New sixth form college proposed for west Suffolk

Alan Whittaker, Principal of Suffolk One, Dr Nikos Savvas, Chief Executive of the Suffolk Academies

Alan Whittaker, Principal of Suffolk One, Dr Nikos Savvas, Chief Executive of the Suffolk Academies Trust, Geoff Barton, Headteacher of King Edward VI School and Howard Lay, Chief Executive of the Samuel Ward Academies Trust. - Credit: Photo: Keith Mindham

A multimillion-pound plan for a new “world-class sixth form centre” in Bury St Edmunds is unveiled today.

Two academies and a third local authority school are teaming up to create a “learning village” at the King Edward VI School site, close to West Suffolk College.

This week, an application was sent to the Department for Education, with the sixth form centre proposing to open its doors in September, 2018, to west Suffolk students.

King Edward VI head teacher Geoff Barton said they “couldn’t me more excited” at the plans.

“Everything we believe to be essential in sixth form education can now be developed on a larger scale – including a rich range of extra-curricular opportunities in music, the arts, sport, debating and international leadership,” he said.

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The school has joined forces with the Suffolk Academies Trust – a collaboration between West Suffolk College and Suffolk One – as well as the Samuel Ward Academies Trust, which is behind the soon-to-open Sybil Andrews secondary school in Moreton Hall.

Sybil Andrews will no longer have a sixth-form, as originally proposed, with pupils now having wider options at the new centre.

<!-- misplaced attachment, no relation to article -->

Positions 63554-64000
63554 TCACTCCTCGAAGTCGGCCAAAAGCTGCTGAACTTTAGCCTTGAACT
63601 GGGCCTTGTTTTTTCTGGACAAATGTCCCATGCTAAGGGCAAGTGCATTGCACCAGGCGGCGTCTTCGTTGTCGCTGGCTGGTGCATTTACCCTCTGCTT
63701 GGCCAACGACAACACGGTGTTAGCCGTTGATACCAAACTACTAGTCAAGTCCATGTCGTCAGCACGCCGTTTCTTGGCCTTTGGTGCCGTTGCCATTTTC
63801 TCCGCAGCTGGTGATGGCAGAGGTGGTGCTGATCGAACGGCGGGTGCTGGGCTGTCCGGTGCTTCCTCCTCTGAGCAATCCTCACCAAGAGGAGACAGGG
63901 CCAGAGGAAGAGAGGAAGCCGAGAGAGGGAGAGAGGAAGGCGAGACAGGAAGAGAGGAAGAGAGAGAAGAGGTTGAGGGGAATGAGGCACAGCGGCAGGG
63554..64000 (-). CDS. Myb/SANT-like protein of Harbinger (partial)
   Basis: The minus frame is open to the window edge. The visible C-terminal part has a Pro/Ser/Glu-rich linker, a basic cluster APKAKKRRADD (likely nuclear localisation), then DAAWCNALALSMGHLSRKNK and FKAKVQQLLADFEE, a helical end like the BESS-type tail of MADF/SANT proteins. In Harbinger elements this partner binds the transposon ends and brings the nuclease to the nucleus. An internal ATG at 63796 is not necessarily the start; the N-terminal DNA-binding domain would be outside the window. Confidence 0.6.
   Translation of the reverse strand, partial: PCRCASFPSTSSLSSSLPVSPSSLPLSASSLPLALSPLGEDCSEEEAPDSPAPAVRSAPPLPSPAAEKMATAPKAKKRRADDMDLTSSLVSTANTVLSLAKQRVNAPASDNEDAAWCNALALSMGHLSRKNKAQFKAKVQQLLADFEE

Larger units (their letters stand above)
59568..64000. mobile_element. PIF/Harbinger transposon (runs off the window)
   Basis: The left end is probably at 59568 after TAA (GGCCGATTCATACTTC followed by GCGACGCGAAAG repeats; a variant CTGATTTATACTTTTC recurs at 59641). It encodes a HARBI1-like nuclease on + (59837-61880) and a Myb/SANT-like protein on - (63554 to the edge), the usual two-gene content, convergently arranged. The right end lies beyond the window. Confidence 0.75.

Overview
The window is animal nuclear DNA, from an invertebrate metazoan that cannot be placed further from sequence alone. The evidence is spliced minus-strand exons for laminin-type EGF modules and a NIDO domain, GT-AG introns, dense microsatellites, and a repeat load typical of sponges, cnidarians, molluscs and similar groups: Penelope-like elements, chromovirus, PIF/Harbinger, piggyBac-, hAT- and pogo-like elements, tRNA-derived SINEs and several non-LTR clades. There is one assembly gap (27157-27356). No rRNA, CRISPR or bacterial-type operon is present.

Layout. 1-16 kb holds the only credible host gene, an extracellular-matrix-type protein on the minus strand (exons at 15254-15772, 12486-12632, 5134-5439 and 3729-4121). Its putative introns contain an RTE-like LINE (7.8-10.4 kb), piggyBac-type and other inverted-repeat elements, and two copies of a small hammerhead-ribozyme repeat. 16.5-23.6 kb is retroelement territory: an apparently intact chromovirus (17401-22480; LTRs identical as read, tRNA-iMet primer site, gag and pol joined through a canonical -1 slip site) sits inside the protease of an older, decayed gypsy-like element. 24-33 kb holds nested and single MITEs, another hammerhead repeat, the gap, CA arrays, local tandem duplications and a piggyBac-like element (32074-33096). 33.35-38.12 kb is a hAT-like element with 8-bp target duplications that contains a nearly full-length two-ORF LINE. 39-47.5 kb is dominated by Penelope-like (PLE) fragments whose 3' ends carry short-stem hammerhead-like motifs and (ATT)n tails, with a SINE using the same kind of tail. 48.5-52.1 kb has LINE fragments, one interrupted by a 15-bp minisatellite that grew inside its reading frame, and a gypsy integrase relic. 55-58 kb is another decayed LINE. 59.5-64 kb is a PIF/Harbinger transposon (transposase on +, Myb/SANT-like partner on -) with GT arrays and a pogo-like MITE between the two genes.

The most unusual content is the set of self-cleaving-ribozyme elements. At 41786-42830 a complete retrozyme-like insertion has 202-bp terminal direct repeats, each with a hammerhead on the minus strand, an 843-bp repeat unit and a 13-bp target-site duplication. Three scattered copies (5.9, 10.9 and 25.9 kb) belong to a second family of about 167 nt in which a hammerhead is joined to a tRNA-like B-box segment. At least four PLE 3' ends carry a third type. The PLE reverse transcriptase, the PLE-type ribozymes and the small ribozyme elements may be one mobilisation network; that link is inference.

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“This proposal will be fantastic news for students and their parents across west Suffolk, providing a strong sixth form ethos, making available a huge range of courses and signalling to everyone that here in Suffolk we can compete with the best sixth form centres in the UK,” said Samuel Ward Academies Trust’s chief executive Howard Lay.

Dr Nikos Savvas, chief executive of the Suffolk Academies Trust, said the support gained from sixth forms in the area added “credibility and momentum to this exciting new project”.

“We want to ensure that all 16-18 year old academic students in this area benefit from world-class A-level teaching,” he said.

A name for the new centre has not yet been decided upon, but a spokeswoman said it would be an individual centre in its own right.

After consultations with other schools in the area, the business case and rationale for the scheme is now with the government, which will decide the exact amount of funding for the project if it chooses to give it the green light. At that stage more detailed plans and designs would be created.

Around 500 students would start at the sixth-form centre in its first year, with a further 1,000 to join in its second year if all goes to plan.

According to a joint statement released by all the schools this morning, their ambition is to locate the new centre on the King Edward VI site in order to create “an innovative learning village”.

“This will enable greater flexibility of timetabling and shared staffing between the institutions,” said the statement.

The aim is to offer more than 40 A-level courses to young people across west Suffolk, helping students gain places at top universities and jobs in the UK’s highest-performing businesses, said the schools.

Bury St Edmunds MP Jo Churchill said she was thrilled at the plan.

“I am delighted to be supporting the proposal for a new Bury St Edmunds sixth form school,” she said last night.

“This move will build upon the already excellent reputation Bury St Edmunds has for delivering high-quality education through its primary and secondary schools.

“Most importantly, this prioritises the needs of young people and will enable students to access local, high class, specialised teaching.”

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